Japanese tourists have discovered that Thai holidays can be about more than just cheap shopping and snoozing on tropical beaches: shooting guns at Thai military ranges has become a popular new diversion.

"There are so many Japanese tourists coming to Bangkok — if they want to do some shooting and some sightseeing, then that’s the Thai military’s business," says Akiro Shimura, a former colonel in Japan’s Self-Defence Forces who runs a company offering trips to the ranges.

Firing guns with real bullets can be near-impossible for those outside the police and military in Japan, says Akiro.

"They (the Japanese) don’t know much about the military," he says — Japan has only been permitted to maintain a self-defence force since World War II — but shooting is "very interesting" to them.

Tosaka Kazuhumi, 30, sought out a shooting trip precisely because it’s easier to do in Thailand than back home.

"It’s a good opportunity to do an activity that is difficult to do in Japan," he says, adding that he has already seen various temples and a crocodile farm during his eight-day holiday in Bangkok.

"And as a leisure activity in a foreign country, it’s not too expensive," he says.

Since last July, up to 150 tourists per month have been descending on Akiro’s tiny cluttered office in the basement of one of Bangkok’s largest shopping malls.

It’s an unlikely public relations outlet for Thailand’s military, nestled between a mobile phone shop and a fortune-teller. Replicas of guns mounted on the wall provide the only hint of Shiro Corporation’s services.

Some 70 percent of the tourists who come to wield weapons are Japanese, says Nobuhiro Munakata, one of four workers at the office.

Another 20 percent are other Asians, and the remainder are Europeans. Most are beginners, and nearly all are men.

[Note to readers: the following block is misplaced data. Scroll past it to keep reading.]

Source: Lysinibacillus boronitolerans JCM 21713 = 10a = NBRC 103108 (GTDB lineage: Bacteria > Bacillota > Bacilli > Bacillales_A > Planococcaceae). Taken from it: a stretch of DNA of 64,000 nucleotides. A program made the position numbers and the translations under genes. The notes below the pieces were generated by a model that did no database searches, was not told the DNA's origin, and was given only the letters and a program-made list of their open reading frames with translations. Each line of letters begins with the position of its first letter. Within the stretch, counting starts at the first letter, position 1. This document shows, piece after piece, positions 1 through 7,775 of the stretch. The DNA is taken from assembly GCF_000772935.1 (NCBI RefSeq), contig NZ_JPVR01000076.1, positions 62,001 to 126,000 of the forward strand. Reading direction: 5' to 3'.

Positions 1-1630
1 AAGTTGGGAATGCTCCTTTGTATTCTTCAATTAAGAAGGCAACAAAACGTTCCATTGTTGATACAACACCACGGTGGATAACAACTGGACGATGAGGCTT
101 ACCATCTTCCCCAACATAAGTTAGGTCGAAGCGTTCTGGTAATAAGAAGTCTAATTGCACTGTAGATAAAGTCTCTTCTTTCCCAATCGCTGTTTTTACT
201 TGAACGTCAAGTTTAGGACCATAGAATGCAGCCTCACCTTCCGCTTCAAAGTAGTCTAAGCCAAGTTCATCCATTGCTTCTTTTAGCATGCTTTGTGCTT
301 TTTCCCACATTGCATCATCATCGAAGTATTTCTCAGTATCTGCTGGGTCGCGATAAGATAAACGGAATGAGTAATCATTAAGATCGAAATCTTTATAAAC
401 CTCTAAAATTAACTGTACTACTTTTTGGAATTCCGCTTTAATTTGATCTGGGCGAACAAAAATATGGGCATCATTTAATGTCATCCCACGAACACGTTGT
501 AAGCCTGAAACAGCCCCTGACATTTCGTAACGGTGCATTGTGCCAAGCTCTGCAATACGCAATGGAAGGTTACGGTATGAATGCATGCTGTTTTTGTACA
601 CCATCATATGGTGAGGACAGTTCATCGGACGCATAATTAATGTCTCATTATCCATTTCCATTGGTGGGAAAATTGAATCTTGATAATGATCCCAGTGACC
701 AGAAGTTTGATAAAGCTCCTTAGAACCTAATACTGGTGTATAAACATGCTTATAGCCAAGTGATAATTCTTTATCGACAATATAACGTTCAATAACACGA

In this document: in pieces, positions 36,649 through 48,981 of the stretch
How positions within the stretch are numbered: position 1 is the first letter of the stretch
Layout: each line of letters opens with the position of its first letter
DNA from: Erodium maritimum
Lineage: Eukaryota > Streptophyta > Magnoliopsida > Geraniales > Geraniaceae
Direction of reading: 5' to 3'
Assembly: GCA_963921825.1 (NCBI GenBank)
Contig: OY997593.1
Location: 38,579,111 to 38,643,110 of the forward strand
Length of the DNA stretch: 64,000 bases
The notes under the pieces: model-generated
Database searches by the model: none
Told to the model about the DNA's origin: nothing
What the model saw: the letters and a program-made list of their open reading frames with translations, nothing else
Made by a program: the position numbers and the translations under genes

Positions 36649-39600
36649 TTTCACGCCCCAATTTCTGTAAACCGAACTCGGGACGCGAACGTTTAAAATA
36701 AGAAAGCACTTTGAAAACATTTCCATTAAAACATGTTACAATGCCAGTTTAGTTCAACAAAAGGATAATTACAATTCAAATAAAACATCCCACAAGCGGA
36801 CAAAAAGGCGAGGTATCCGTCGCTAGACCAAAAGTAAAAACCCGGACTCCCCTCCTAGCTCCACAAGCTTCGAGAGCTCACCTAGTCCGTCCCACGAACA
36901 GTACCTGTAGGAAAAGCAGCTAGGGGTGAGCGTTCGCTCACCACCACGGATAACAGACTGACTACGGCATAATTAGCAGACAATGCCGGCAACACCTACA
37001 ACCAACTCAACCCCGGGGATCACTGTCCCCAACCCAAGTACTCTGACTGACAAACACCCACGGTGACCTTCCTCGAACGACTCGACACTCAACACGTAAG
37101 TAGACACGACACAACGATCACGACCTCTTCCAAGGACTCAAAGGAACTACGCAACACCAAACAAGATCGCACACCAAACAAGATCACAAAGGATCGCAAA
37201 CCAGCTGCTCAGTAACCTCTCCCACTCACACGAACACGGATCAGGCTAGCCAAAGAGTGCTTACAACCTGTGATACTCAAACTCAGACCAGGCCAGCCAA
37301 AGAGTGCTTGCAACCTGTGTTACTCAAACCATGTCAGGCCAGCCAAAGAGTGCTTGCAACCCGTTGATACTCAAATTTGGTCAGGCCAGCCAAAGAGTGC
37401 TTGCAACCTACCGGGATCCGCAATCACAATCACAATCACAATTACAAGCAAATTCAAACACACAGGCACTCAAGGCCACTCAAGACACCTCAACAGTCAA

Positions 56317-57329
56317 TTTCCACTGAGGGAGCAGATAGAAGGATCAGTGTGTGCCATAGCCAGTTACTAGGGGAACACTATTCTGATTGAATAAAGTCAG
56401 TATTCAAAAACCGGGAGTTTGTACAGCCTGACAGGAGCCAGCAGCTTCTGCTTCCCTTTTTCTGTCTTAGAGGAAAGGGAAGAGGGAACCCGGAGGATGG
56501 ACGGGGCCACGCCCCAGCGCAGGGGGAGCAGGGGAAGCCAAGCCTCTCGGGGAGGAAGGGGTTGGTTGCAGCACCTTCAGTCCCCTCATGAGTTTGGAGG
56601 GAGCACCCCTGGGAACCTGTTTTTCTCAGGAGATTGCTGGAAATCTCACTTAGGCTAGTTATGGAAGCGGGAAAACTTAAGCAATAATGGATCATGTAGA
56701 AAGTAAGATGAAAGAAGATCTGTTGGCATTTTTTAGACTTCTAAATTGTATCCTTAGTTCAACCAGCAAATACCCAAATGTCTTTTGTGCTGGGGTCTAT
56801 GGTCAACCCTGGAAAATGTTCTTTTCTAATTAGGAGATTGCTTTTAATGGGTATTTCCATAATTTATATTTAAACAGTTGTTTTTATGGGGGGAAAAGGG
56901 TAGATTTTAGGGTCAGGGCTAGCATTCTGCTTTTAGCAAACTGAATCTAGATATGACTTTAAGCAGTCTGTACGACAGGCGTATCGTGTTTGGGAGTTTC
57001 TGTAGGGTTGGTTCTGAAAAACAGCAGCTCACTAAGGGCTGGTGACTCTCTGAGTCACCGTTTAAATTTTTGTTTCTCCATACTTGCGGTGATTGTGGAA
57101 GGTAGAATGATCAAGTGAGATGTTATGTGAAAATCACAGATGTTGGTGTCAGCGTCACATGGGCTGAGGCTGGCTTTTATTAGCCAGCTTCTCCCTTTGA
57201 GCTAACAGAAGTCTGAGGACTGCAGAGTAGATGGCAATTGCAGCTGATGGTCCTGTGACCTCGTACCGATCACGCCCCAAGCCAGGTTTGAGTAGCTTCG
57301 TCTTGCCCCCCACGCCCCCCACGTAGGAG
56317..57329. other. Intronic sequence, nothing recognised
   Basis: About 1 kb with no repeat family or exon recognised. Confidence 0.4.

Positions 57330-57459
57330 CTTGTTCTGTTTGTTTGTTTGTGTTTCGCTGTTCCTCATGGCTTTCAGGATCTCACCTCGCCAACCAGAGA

"But now young Japanese girls like to come too," Nobuhiro says.

Chinese women are also curious about packing heat, he adds. "They will come with their husbands — but they don’t want to shoot."

A sum of 3,000 baht (70 dollars) buys marksmen 50 bullets to shoot on three handguns: a .38 special, Luger 9mm and .45 calibre.

It also includes the return trip to a firing range, a Japanese or English-speaking guide, and one-on-one instruction from a member of the Thai military.

A session kicks off at the office with a mini-lecture.

"All guns are real and the bullets are real," Nobuhiro reminds the class. "Only point the gun at the target … These are professional Thai military men (instructing). Do what they say."

If you do, Nobuhiro reassures, shooting will be "safer than golf or tennis".

Fifteen-minutes drive away at one of the ranges, the plain-clothed Sergeant Major 1st class Wattana Ketkomol gives a demonstration, cleanly shooting a watermelon, Coke can and rapidly-melting block of ice in a cloud of acrid gunsmoke.

"People ask for moving targets like in Hollywood, but we don’t have those," Nobuhiro apologizes.

Instead tourists shoot at standard human silhouette targets.

"We hope that customers can study guns — it’s not just for fun. They can compare the differences between how they fire. They can’t study this from the movies or TV," Nobuhiro says.

Shiro is tapping into a move made by the military units two years ago, says Major General Adisak Kaenkaew, director of the Army Tourist Office which opened in 2001.

"Over the last two years it has been the policy of the government to let tourists … see some parts of some units," says Adisak.

This means plenty of activities — parachuting, abseiling and canoeing — are now available to the public at units across the country, for a fee.

The trend has caught on, Adisak says, but it’s more about public relations than profits.

"We don’t think much about the money — we opened the units because it’s the policy of the government," he says.

Chulachomklao Royal Military Academy in Nakhon Nayok, 107 kilometres northeast of Bangkok — where Shiro hopes to start running new tours soon — was the forerunner of the program, opening in 1998.

It is an outdoorsman’s paradise, their tourist office reckons, with everything from kayaking and golf to bird-watching and camping available.

Most visitors are Thai nationals, but that could change.

Adisak says 40 Japanese high school students are planning a long-term stay with the military, split between the Academy and a camp west of Bangkok.

"It would be the first time we let foreigners inside this unit," says Adisak.

Meanwhile Shiro is also developing a tour to the King’s Guard, which is part of the national cavalry. Horseriding, stable visits and a spell in a stationary tank are on the agenda.

"We’re asking the military police to let the tank move at the moment. But there won’t be any shooting," a downcast Nobuhiro says. "It’s very expensive."